Growing up in occupied France

JordaJones.050615 35.jpgSiblings Marie Jorda Jones and Gerald Jorda saw their country, France, occupied then liberated during World War II. (Photo by Travis Spradling, used by permission of The Advocate, Baton Rouge, Louisiana)

By George Morris

When anniversaries of the end of World War II in Europe — or V-E Day — come around, it’s an abstraction for most Americans. Not for Baton Rouge, Louisiana, siblings Marie Jorda Jones and Gerard Jorda.

Both were teens in northern France when the war came to their country in 1940. By the time it ended, Marie was engaged to an American. In between, they endured an occupation that turned them into refugees for more than two years.

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A German girl’s view of World War II

EvaBardsley.adv
Eva Bardsley holds a photo of herself when she was 14 years old. She was 12 years old when World War II began, lived through relentless Allied bombings of Berlin, captivity by the Russians and the desperate poverty of postwar Germany. (Photo by Bill Feig, used by permission of The Advocate, Baton Rouge, Louisiana)

By George Morris

Most Americans remember World War II through the eyes of veterans who fought, families who awaited their return, or from movies produced from the victors’ point of view.

Eva Rieseler Bardsley had a different vantage point.

Bardsley grew up in Berlin and was 12 years old when Germany’s surrender in 1945 ended the war in Europe. She saw her city turned to rubble, was bombed out of her home three times and separated from her family for more than a year. She struggled to avoid starvation and rape in the chaos of war’s end.

“I should have folded up,” said Bardsley, a longtime Watson, Louisiana, resident. “But I really had a good outlook on life, and even those times as a little girl, I always hoped and prayed there was a better time coming.”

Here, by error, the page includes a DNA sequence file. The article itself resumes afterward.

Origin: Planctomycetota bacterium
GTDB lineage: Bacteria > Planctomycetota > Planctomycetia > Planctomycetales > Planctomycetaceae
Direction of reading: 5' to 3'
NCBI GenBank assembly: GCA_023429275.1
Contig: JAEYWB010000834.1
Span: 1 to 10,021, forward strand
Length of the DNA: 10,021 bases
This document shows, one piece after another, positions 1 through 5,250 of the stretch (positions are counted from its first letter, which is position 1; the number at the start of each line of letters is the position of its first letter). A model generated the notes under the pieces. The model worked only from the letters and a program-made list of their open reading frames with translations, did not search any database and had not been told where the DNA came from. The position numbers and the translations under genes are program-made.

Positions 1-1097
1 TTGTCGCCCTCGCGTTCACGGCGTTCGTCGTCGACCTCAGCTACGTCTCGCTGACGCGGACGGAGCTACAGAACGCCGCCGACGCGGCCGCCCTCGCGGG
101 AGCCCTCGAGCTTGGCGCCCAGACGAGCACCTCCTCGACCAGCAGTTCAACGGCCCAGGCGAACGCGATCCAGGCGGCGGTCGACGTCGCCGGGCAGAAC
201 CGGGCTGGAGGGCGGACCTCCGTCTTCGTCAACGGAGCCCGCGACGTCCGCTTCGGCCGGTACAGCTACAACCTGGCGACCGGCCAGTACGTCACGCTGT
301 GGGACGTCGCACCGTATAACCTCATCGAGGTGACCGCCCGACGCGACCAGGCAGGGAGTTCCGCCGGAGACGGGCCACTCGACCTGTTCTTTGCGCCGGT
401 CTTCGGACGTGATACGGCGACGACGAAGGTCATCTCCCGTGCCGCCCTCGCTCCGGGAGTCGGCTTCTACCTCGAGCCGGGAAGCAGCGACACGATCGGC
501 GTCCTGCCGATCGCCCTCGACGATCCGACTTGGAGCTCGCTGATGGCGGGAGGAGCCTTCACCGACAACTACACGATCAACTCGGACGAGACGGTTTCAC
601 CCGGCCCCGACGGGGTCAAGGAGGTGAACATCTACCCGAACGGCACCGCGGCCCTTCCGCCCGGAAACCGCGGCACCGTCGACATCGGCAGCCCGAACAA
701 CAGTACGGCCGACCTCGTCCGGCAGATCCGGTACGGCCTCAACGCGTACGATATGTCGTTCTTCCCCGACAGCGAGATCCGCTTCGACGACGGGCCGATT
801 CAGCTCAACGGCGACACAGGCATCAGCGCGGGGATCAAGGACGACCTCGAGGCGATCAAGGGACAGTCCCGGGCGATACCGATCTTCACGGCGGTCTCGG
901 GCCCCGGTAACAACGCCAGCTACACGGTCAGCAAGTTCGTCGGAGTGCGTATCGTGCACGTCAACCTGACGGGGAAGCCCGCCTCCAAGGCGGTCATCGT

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Wrong place at the wrong time

Conrad MeijerConrad Meijer was a Dutch civilian teenager who spent much of World War II as a prisoner of the Japanese. (Photo by Patrick Dennis, used by permission of The Advocate, Baton Rouge, Louisiana.)

By George Morris

As a Dutch teenager who never took up arms in World War II, Conrad Meijer seemed unlikely to end up in a Japanese prisoner of war camp. Meijer, however, was in the wrong place at the wrong time.

Meijer grew up in India, where his father, Johan, built sugar refineries. In 1938, his parents sent him to a boarding school in Indonesia, which then was a Dutch colony. Meijer was at the school when they heard radio reports of the Japanese attack on Pearl Harbor on Dec. 7, 1941.

Java, Indonesia’s most populous island, is a long way from Hawaii, but it didn’t take long for World War II to arrive. Within hours of its strike on Pearl Harbor, Japan attacked the Philippines and Southeast Asia.  Singapore was captured on Feb. 15, 1942, and Japanese forces moved into Sumatra and Java.

Meijer (pronounced MY-er) later learned his father had sent money to the school to pay for his evacuation, but it didn’t arrive in time.

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Mass suicide by German civilians

This is a horrific account of eastern German civilians, either in fear of or response to the Soviet conquest of their towns, killing themselves and their children. Given how Soviet soldiers treated the Germans, it is understandable, but no less terrible. H/T to Dirk de Klein.

https://dirkdeklein.wordpress.com/2016/05/01/demmin-mass-suicide-1-may-1945/

 

The Katyn Massacre

Katyn_massacre_1Mass grave discovered in 1943 in Katyn, USSR.

 

By George Morris

Dachau. Bataan. Katyn. Generations of post-war Americans have grown up knowing about the first two places, but few have heard of the third.

But Sophia Grebocki Denham was aware. She lost her husband there.

“People should know what happened there,” Denham said in 2000.

What happened there was an atrocity.

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